Sometimes, the federal government needs help solving a problem. Increasingly, it is turning to the public at large for solutions.
Martha Dorris is leading the General Services Administration into the future of crowdsourcing with Challenge.gov, and bringing the rest of government along with it. The website, entering its third year, has helped dozens of agencies solve hundreds of problems.
Based on an Obama administration executive order focused on “harnessing the ingenuity of the American people,” the idea is simple: Use challenges and cash prizes to incentivize the public to create marketing ideas, develop software and find scientific answers that further the missions of government agencies.
So far, solutions have ranged from blocking robocalls to an app that enables people to track and pay their student loans.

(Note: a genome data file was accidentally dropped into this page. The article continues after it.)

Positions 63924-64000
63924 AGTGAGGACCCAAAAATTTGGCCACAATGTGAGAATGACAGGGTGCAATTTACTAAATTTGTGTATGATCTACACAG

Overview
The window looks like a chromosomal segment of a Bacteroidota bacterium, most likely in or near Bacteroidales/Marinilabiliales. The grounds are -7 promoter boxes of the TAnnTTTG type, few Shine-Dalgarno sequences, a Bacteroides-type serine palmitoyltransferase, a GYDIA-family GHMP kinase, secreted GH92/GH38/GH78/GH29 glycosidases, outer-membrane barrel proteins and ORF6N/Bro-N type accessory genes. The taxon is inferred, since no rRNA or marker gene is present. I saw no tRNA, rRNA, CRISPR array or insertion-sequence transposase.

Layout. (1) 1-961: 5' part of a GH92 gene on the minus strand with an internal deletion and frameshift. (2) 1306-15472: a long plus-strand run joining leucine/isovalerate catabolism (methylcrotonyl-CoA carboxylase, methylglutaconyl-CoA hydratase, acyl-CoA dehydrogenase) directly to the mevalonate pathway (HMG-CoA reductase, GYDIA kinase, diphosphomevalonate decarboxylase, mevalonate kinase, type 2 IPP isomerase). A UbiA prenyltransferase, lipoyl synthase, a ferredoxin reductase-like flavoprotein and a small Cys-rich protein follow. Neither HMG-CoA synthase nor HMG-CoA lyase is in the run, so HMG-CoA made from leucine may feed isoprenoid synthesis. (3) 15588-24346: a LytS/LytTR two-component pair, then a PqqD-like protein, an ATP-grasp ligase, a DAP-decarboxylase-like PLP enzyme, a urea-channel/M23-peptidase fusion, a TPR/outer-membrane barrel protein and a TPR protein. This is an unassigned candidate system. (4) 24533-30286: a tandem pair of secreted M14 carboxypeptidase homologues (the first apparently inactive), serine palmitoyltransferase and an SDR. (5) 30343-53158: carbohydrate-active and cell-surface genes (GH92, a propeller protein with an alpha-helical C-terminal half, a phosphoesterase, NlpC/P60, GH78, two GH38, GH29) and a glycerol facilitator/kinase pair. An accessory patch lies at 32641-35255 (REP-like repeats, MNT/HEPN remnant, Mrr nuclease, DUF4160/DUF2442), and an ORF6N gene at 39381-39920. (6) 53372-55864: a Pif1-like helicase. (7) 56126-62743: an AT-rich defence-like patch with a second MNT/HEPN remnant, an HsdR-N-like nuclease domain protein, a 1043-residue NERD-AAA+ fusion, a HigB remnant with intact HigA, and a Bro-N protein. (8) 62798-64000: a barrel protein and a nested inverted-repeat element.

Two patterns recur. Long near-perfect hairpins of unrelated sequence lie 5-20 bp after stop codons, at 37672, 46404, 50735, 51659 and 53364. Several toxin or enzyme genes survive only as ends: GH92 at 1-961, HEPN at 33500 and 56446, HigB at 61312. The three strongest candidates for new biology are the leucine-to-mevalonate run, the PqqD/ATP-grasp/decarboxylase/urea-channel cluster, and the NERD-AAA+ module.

“It’s a great way to get ideas you wouldn’t ordinarily get through standard, traditional ways of getting solutions,” Dorris says. “You’re able to reach into communities of solvers you wouldn’t usually get to.”
Harnessing those ideas will only get easier, as barriers such as legal difficulties and adapting to the unique culture of each federal agency are removed.
More than 42,000 “solvers” from across the globe have already gotten involved with Challenge.gov.
“People have always wanted to find a way to get their idea or solution in front of somebody,” Dorris says. She expects the website to evolve, as well as the entire notion of how government confronts its obstacles to change.
“It’s the very beginning stages of what I think is possible,” she says.